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‘Allah answered my prayers’

MARAWI CITY—“Allah answered my prayers,” Nairah Ampaso, 28, a mother of five, said on Monday after learning that government troops had killed Isnilon Hapilon and Omarkhayam Maute, the last two leaders of the pro-Islamic State (IS) terrorists who seized this city nearly four months ago.

“We prayed that these leaders would be killed. I am happy that they are dead,” Ampaso told the Inquirer.

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“I hope their deaths mean the end of the war and we can return to our homes,” she said.

Victory over terrorism

In Manila, Malacañang hailed the deaths of Hapilon and Maute as a “clear victory against terrorism.”

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Presidential Communications Operations Office Secretary Martin Andanar lauded the Armed Forces of the Philippines for killing the two terrorist leaders and said the government looked forward to rebuilding Marawi.

“This clear victory against terrorism proves the Duterte administration’s resoluteness in delivering on its promise of peace and prosperity to the people of Mindanao,” Andanar said.

Lawmakers also lauded the military for killing Hapilon and Maute, who had pledged allegiance to IS and seized large parts of Marawi on May 23 to establish an IS enclave in Southeast Asia.

Sen. Gregorio Honasan II, a former military officer, said the deaths of Hapilon and Maute were a “positive development” but he emphasized that first there must be an efficient delivery of basic services to the people to fully combat terrorism and other forms of violence.

“The battle [for] the hearts and minds of our people is not won by body count,” said Honasan, chair of the Senate special committee formed to assess and review the rehabilitation of Marawi.

End of hostilities

Sen. Antonio Trillanes IV, also a former military officer, said he hoped the deaths of the two terrorist leaders signified the end of hostilities.

“This decisive victory is a fitting honor to our soldiers, both fallen and living, who bravely fought in this campaign,” he said.

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Sen. Miguel Zubiri, who is from Mindanao, said he supported keeping martial law in Marawi up to the end of the year to allow full use of human, material and financial resources and ensure the rehabilitation of the city would be achieved in a shorter time.

Sen. Sonny Angara said rebuilding Marawi was the government’s urgent task.

“We must do whatever it takes for the people of Marawi to safely return to their city the soonest possible time and for vital infrastructure to be restored,” he said.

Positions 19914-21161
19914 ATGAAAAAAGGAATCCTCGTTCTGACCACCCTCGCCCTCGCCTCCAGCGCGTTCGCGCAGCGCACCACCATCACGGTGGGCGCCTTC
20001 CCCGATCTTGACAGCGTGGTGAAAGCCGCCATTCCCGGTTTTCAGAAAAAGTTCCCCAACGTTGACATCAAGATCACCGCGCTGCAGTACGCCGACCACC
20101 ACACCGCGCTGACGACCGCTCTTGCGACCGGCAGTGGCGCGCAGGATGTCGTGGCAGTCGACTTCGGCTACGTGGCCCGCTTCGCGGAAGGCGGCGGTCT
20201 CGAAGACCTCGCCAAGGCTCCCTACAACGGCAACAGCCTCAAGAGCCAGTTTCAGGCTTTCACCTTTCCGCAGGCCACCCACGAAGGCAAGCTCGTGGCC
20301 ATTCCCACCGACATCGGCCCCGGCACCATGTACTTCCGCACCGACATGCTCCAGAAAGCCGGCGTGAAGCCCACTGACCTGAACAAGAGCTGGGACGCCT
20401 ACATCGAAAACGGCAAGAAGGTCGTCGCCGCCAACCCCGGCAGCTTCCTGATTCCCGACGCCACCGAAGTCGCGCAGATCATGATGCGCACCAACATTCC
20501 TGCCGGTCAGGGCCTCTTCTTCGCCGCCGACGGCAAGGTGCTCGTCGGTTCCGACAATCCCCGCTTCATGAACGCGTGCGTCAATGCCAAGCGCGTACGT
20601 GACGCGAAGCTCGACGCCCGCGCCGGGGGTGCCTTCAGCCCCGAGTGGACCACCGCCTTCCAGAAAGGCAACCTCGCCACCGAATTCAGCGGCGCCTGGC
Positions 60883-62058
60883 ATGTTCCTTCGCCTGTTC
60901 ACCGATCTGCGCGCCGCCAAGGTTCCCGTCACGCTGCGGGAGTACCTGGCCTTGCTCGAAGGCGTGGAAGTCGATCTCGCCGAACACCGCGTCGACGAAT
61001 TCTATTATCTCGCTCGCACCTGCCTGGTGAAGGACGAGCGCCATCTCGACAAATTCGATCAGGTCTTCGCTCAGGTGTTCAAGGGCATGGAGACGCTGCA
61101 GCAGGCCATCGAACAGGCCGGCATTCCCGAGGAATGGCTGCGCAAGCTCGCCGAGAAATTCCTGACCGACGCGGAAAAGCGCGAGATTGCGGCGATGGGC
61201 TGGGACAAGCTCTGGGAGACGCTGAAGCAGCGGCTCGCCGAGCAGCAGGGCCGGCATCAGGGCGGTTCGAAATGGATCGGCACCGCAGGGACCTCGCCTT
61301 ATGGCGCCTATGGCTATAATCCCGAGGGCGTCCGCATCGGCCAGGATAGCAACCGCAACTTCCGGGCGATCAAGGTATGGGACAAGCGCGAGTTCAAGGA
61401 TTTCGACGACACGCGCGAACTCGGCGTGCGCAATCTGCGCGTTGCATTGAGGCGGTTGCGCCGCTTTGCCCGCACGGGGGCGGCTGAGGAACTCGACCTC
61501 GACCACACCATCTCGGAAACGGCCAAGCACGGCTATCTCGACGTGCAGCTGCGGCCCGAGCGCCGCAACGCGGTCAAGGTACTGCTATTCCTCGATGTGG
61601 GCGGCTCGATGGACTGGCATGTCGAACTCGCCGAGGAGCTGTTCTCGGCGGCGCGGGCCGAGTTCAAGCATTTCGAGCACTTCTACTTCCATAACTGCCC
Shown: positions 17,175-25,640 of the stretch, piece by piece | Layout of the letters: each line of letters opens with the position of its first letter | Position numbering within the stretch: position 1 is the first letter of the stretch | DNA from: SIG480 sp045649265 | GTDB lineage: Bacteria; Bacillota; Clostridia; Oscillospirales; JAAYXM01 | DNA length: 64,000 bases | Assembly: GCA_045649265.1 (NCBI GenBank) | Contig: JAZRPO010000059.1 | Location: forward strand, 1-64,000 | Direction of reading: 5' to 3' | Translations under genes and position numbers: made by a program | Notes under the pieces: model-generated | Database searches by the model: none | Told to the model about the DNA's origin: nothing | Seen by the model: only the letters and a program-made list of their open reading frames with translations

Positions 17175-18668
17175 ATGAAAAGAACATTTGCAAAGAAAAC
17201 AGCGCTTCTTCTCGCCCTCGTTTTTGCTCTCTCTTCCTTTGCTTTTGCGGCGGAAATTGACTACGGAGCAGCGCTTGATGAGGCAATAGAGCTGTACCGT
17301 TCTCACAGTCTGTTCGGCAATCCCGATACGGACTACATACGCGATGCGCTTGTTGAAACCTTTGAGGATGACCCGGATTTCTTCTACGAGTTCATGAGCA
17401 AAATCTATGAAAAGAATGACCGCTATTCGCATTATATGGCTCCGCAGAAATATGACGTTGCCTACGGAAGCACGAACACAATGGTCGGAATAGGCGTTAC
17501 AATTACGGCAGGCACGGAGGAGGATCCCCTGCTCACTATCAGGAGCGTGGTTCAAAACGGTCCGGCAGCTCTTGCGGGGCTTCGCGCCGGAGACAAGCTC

Sen. JV Ejercito called on the government to learn from the lessons of Marawi “by strengthening our intelligence and counterterrorism initiatives.”

The terrorists surprised the military by easily seizing Marawi on May 23, laying siege to it, and lasting nearly four months in battling government forces for control of the city.

Beginning of the end

Catholic bishops said they believed the deaths of Hapilon and Maute would lead to the end of the crisis.

“Crumbling leadership signals the beginning of the end,” Marawi Bishop Edwin de la Peña said.

Ozamiz Bishop Martin Jumoad said the deaths of the two terrorist leaders meant “the victory of peace and order in our society.”

“Praise God. This serves as a lesson that evil must be conquered so that goodness may reign,” he said.

Zia Alonto Adiong, spokesperson for the Lanao del Sur crisis management committee, said the deaths of the two terrorist leaders indicated that the war was coming to an end.

“We are very happy. This is what we are waiting for. This is an indication that the war is over,” he said.

For Autonomous Region in Muslim Mindanao Gov. Mujiv Hataman, the deaths of Hapilon and Maute meant “the end of the siege of Marawi.”

But “it also marks the beginning of a long but necessary process of healing and recovery among our people,” he added. –Reports from Jeoffrey Maitem, Richel Umel, Allan Nawal, Julie S. Alipala. Philip C. Tubeza, Jocelyn R. Uy and Tina G. Santos

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TAGS: abu sayyaf, Islamic State, Isnilon Hapilon, Marawi siege, Martin Andanar, Maute group, Mindanao martial law, Nairah Ampaso, Omarkhayam Maute
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